Your design talent
How you solved unique problems
How you transformed your clients’ lives (BIG WIN)
…and they can attract more of your dream clients!
So instead of slapping up some “After” photos and calling it a day, how can you share just the right amount of thought and detail? Let’s talk about it…
When it comes to discussing your design projects, it’s best to present the information in chronological order: first you discussed the clients’ lifestyle and wishes, then you planned a design that would solve their problems, then you brought it to life.
You’ll also want to make sure that your blog post isn’t too long or short, so…
If you did a full-home design, you can break the project into 2 or even 3 blog posts, i.e. Kitchen + Living Room, Master Bedroom + Bathrooms, etc.
If you don’t have more than a couple photos for each room (so not enough for each space to be a standalone post), separate your blog post into sections by room.
If the clients you worked with are your ideal clients, be sure to talk about them. You don’t have to share their names, but mention some key identifiers, like:
Who are they? A young, newly married couple? Large family with kids at home? Empty-nesters excited about finally downsizing?
What is their lifestyle like? Busy work schedules? Raising kids? Traveling often? All of the above?
What are their struggles? Staying organized? Feeling rested at home? Making the most of free time? (Read more about identifying your ideal clients’ struggles here.)
Introduce your clients in the beginning of your blog post. Share a bit about their lifestyle, why they approached you, and what they envisioned for their future home.
This is also a great place to link to your Process page or the “How to Make the Most of Your Design Consultation” blog post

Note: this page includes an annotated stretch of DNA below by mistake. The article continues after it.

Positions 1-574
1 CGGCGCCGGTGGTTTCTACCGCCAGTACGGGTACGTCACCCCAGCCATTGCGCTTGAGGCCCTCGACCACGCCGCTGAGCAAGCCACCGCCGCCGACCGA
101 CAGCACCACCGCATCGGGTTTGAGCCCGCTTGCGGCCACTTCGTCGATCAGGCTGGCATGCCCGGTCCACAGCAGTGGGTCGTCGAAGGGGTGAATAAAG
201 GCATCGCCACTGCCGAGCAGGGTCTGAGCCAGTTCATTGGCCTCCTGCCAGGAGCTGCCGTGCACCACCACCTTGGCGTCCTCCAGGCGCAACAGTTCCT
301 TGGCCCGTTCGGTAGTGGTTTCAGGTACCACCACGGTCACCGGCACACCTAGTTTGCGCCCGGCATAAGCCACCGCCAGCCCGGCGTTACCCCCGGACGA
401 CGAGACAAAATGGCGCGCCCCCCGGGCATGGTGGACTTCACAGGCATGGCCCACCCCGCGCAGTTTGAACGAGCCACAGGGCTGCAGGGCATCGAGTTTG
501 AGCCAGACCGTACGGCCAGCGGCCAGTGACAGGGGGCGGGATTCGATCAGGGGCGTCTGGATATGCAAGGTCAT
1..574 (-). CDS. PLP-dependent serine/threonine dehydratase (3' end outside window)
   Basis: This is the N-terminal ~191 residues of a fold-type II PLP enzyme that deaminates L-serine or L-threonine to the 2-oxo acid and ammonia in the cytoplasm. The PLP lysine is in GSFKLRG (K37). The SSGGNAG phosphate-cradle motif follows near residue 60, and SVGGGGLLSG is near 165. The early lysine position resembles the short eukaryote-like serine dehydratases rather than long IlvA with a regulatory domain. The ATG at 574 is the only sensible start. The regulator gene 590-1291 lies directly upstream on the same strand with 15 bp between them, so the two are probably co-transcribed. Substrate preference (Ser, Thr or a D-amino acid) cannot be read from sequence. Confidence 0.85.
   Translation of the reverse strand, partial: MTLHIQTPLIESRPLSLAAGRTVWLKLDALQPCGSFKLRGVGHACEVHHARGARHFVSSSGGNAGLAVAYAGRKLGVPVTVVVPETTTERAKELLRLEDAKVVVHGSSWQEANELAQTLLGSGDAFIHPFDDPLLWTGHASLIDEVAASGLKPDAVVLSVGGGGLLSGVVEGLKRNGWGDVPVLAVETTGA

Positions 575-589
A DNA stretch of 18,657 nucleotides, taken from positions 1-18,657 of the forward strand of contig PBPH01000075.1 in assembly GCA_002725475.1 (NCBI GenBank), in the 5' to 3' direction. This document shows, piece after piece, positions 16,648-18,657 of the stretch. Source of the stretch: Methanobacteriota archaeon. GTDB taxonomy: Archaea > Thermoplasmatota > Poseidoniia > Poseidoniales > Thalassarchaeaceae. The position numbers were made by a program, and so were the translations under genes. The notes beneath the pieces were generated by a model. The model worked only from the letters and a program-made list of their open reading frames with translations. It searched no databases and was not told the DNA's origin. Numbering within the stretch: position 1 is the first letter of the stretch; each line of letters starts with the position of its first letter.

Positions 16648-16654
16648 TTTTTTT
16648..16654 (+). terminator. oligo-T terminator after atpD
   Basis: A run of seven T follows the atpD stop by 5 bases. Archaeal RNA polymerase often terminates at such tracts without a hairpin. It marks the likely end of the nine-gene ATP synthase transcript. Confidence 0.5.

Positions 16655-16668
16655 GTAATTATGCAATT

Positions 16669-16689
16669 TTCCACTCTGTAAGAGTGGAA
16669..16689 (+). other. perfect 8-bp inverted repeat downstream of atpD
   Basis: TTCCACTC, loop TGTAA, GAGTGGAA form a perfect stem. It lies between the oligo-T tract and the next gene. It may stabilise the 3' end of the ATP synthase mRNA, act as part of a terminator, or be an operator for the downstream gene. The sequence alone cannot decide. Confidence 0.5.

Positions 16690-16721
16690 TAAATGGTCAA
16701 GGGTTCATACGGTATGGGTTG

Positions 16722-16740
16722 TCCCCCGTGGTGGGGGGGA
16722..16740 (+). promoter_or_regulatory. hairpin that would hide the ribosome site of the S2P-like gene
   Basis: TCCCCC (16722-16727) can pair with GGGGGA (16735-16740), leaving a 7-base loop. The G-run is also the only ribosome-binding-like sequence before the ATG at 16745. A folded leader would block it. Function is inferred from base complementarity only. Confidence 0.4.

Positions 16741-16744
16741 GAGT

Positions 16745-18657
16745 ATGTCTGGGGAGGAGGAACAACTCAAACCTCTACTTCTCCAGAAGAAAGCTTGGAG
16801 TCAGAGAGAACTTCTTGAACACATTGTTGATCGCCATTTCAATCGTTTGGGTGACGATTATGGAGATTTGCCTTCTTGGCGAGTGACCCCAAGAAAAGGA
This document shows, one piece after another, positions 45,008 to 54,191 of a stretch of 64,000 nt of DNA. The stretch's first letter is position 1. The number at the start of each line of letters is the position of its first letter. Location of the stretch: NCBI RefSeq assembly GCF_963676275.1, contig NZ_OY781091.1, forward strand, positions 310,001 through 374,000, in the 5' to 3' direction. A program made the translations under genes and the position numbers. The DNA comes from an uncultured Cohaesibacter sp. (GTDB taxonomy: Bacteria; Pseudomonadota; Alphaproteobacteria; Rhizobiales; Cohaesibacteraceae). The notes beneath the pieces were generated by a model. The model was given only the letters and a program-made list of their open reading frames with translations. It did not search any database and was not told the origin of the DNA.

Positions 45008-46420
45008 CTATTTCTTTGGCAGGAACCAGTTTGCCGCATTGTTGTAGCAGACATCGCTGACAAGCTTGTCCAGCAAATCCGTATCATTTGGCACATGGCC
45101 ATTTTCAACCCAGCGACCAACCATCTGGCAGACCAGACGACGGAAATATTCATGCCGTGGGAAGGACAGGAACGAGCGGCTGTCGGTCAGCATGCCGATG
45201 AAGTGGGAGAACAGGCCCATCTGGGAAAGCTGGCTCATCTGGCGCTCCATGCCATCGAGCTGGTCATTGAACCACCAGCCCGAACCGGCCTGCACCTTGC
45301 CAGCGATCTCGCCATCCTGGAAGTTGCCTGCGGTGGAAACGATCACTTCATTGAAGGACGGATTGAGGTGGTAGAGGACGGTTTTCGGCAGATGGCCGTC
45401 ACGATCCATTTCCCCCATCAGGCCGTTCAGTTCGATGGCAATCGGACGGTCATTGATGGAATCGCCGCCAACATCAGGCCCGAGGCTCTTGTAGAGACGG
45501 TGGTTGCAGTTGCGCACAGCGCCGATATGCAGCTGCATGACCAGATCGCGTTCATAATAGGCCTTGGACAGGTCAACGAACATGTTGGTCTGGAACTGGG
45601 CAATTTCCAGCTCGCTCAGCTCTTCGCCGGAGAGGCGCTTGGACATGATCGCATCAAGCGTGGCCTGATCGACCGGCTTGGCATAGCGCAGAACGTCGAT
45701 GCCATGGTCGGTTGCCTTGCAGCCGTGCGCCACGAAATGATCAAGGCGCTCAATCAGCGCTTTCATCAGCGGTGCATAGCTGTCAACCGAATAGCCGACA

When you discuss the challenges of the project, you can approach it in two ways:
the challenges you solved for your clients (making morning prep easier, creating a space for entertaining, etc.)
the design challenges you faced when creating what your clients needed (Did the hoped-for open concept space include load-bearing walls to navigate? Did you need to custom build something for them? Etc.)
You can list the project’s challenges with bullet points or simply share them throughout the post as you unveil the “After” photos.
Though I would never, ever suggest you put “Before” photos on your homepage or even your portfolio page, your blog is the perfect place to share the full journey and transformation (even if the “Before” photos are ugly — especially if the Before photos are ugly!).
You reader needs a comparison so they can see the true depth of your work — whether you redesigned the space, staged it, or created custom window treatments that brought it to life.
[One room] Share 1-3 “Before” photos in the beginning of your post
[Several rooms] Share 1-2 “Before” photos preceding the “After” photos for each room
Of course, “After” photos are the best part of any design reveal. You’ll want these to be high-quality, large enough to see clearly, and accompanied by some commentary about the design.
Share how the clients’ wishes influenced the design
Share how the design will make your clients’ lives easier
Share a little designer’s insight into why a particular element works in the space
Share how you kept their home extremely personal
There you have it — 5 tips for presenting your projects to your best advantage.
If there’s one BIG takeaway I’d like you to have here, it’s to make sure you mention the impact your work had on your clients’ lives. Because, yes, you might be a designer, but you use design to transform lives… and that is infinitely more powerful.
So keep blogging, my friend, and I’ll see you back here next week. 😉
I believe that life, like home, is meant to be designed. In just 3 years, I built a life I love and a business that supports interior designers across the globe. I’m obsessed with books, a bold red wine, and helping women rise in their power — and I believe that your freedom in business starts here. Read more >>